By John J. Boronow and Steven S. Sharfstein
8:00 AM EST, December 29, 2013
Treatment refusal occurs in medical/surgical settings across the world every day: a child with leukemia resisting a painful bone-marrow biopsy, an elderly man with Alzheimer's fighting his medication, a woman awakening from a coma and demanding release. And in most instances, "society" — as represented by the family, the health care providers and our legal institutions — has well-established, ethical, effective and efficient mechanisms for enabling the treatment to proceed.
But that same society frequently fails people with severe mental illness who also have a related affliction known as "anosognosia" — essentially the inability to recognize one's own illness, however obvious it may be to everyone else. Imagine an 18 year old woman with schizophrenia who believes she is God and who once leapt off a balcony to prove her gift of flight only to fracture her skull and spine. She responds well to medication while hospitalized, but after she's released, she refuses to take it, believing she's not ill, and the cycle repeats.
She is certain to her core that nothing is wrong.
This problem — severe in a select few cases — is the single greatest obstacle we face to the humane and successful treatment of severe mental illness. It is what keeps so many from seeking or consistently adhering to treatment. The typical consequences are wasted lives and broken-hearted families. Much more rarely — but undeniably — non-treatment of mental illness leads to the horrific violence we have seen at Virginia Tech, Tucson, Aurora, Newtown, et. al.
Ours is a free society with a very high tolerance of unconventional behavior. So long as people don't hurt themselves or others, we are inclined to "let them go their own way," even if it means a life of homelessness, poverty, physical illness and shortened life span.
It was not always this way. Until around 1960, most people with severe mental illness lived permanently in state hospitals ("asylums"). In the last decades, all the states have emptied their state hospitals ("deinstitutionalization"), and the majority of patients are now successfully treated in the community. But people with anosognosia, who tend to stop their treatment as soon as they leave the hospital, have been failed by deinstitutionalization. This is a particular problem in Maryland — one of five states where the law does not allow doctors to keep a patient under court-ordered commitment after release into the community. Instead we watch helplessly as our patients with anosognosia stop their medication, leave their supervised housing, abandon counseling and end up back in an emergency room where they are then readmitted to a hospital. We call this "the revolving door."
The costs of the revolving door are huge — first and always foremost, to the poor patients, who often die by suicide or exposure or trauma. Such patients sometimes hurt others, either by way of assaults and property destruction, or by instilling fear, as we saw when a neighborhood group sent us a petition to keep their neighbor hospitalized "until he is truly well this time," after he had terrorized their community after each of four consecutive releases. And the financial cost? There are around 500 "high utilizer" Maryland Medical Assistance patients who account for 20 percent of all inpatient psychiatric costs and/or who have gone to emergency rooms six or more times a year. Their average annual hospital bill is $72,000, for a staggering total annual bill of $36.9 million not including the cost of medications. And not to mention clogging emergency rooms and associated police, jail, prison and court costs.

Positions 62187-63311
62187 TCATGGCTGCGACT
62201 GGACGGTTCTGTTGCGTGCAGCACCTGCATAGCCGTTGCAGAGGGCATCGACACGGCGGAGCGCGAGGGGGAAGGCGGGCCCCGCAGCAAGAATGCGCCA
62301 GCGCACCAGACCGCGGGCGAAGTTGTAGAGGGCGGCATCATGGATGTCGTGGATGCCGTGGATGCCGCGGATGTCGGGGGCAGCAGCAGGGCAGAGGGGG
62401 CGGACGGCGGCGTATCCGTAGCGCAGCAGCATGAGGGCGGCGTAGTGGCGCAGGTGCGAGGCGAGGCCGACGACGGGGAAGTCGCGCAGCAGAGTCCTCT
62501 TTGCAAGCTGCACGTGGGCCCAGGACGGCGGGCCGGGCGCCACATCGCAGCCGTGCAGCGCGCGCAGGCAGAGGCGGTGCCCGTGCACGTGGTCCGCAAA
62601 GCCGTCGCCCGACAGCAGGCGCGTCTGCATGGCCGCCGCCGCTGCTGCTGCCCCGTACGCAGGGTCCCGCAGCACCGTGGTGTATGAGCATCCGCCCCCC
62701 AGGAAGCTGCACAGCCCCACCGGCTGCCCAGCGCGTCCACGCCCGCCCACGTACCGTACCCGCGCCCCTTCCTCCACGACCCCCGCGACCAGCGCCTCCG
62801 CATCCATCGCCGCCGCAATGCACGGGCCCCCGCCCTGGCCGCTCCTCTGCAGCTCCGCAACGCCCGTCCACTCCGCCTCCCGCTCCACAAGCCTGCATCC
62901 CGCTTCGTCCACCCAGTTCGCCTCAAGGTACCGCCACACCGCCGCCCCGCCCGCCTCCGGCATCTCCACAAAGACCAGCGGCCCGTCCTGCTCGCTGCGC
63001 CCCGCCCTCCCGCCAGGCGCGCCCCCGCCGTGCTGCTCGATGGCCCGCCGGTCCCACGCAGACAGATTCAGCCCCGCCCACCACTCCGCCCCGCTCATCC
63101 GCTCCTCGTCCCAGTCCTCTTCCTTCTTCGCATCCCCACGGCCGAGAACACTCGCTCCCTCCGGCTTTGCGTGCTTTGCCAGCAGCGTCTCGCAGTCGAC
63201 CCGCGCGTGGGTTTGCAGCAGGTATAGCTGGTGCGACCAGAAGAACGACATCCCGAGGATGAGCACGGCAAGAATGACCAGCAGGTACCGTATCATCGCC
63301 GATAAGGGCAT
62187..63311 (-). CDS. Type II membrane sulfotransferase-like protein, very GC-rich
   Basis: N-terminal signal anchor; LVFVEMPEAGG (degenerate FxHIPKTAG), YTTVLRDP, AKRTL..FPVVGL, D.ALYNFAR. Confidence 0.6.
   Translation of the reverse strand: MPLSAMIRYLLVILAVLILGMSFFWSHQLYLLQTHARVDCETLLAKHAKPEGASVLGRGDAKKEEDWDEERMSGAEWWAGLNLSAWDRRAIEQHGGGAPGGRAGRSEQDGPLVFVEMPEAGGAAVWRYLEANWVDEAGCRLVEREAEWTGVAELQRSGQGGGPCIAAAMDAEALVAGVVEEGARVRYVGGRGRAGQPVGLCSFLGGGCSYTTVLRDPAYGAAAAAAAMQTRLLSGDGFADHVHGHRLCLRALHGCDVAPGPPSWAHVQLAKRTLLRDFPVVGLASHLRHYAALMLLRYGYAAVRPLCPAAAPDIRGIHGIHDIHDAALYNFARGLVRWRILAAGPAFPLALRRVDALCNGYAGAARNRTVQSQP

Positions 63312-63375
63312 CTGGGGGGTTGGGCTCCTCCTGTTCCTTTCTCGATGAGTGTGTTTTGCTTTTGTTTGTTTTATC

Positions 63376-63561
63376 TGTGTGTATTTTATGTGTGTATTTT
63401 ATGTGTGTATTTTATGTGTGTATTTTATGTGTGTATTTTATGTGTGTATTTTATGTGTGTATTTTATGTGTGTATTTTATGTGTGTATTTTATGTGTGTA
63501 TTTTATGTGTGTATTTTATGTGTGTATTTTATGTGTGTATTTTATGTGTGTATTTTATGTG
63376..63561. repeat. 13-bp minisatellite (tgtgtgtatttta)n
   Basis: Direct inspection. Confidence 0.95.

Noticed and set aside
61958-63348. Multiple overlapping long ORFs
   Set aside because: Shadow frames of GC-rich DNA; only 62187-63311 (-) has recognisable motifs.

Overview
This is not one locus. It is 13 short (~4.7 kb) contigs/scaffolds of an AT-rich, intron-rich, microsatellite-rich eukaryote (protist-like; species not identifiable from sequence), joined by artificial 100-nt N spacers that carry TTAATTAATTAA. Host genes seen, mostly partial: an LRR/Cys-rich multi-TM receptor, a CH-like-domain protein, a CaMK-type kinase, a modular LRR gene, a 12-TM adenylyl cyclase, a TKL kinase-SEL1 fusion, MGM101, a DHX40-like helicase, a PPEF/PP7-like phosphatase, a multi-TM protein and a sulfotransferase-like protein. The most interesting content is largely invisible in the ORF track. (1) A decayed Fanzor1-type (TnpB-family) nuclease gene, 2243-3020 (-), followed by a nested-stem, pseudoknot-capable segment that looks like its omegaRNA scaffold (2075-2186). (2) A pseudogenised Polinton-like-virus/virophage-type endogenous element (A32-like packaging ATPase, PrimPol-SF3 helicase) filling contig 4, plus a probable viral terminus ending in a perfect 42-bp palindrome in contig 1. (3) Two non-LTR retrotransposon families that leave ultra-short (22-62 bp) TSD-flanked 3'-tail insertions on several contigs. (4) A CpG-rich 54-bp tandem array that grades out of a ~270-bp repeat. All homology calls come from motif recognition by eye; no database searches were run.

An "assisted outpatient treatment" (AOT) law, also called Outpatient Civil Commitment, would help immensely in Maryland. The concept is simply to require a patient who has demonstrated difficulty adhering to outpatient treatment on a voluntary basis to follow a court-approved treatment plan as a condition of remaining in the community. At the same time, the court order requires mental health providers to provide adequate monitoring and the full array of services listed in the treatment plan. Many AOT programs in other states have been the subject of studies — most exhaustively in North Carolina and New York — and have been shown to reduce hospitalization, homelessness, incarceration and, not the least, the costs of care for individuals with major mental illness. All that AOT does is bring the legal authority to compel treatment, already established for decades in hospitals, to the modern era of outpatient care. In other words, the law needs to be deinstitutionalized, too.
It is time to update the rules. We can bring treatment before tragedy to the severely mentally ill in our communities, if we so choose. A bill to create an AOT program will be introduced in the Maryland legislature. It is up to all of us to make sure it passes.
Dr. John J. Boronow is a senior psychiatrist in the Sheppard Pratt Health System. His email is firstname.lastname@example.org. Dr. Steven S. Sharfstein is president and CEO of the Sheppard Pratt Health System. His email is email@example.com.
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